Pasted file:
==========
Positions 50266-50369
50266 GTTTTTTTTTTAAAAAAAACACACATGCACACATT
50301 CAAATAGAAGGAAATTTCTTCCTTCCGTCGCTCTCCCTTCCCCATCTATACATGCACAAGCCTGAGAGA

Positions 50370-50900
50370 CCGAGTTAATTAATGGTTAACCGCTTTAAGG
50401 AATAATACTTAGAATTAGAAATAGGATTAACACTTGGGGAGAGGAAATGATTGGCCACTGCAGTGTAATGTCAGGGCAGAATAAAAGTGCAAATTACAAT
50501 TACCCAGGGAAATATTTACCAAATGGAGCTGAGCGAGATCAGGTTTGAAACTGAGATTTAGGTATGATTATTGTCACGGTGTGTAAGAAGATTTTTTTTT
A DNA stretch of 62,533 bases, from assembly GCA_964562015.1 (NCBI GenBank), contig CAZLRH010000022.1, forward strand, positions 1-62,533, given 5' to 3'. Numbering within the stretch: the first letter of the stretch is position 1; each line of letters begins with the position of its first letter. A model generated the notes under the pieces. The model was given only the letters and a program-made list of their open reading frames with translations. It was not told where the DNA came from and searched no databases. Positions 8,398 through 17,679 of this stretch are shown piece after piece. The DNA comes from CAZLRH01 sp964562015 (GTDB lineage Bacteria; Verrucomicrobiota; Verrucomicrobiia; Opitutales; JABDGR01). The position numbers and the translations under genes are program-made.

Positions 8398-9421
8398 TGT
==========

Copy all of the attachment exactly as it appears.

Positions 50266-50369
50266 GTTTTTTTTTTAAAAAAAACACACATGCACACATT
50301 CAAATAGAAGGAAATTTCTTCCTTCCGTCGCTCTCCCTTCCCCATCTATACATGCACAAGCCTGAGAGA

Positions 50370-50900
50370 CCGAGTTAATTAATGGTTAACCGCTTTAAGG
50401 AATAATACTTAGAATTAGAAATAGGATTAACACTTGGGGAGAGGAAATGATTGGCCACTGCAGTGTAATGTCAGGGCAGAATAAAAGTGCAAATTACAAT
50501 TACCCAGGGAAATATTTACCAAATGGAGCTGAGCGAGATCAGGTTTGAAACTGAGATTTAGGTATGATTATTGTCACGGTGTGTAAGAAGATTTTTTTTT
A DNA stretch of 62,533 bases, from assembly GCA_964562015.1 (NCBI GenBank), contig CAZLRH010000022.1, forward strand, positions 1-62,533, given 5' to 3'. Numbering within the stretch: the first letter of the stretch is position 1; each line of letters begins with the position of its first letter. A model generated the notes under the pieces. The model was given only the letters and a program-made list of their open reading frames with translations. It was not told where the DNA came from and searched no databases. Positions 8,398 through 17,679 of this stretch are shown piece after piece. The DNA comes from CAZLRH01 sp964562015 (GTDB lineage Bacteria; Verrucomicrobiota; Verrucomicrobiia; Opitutales; JABDGR01). The position numbers and the translations under genes are program-made.

Positions 8398-9421
8398 TGT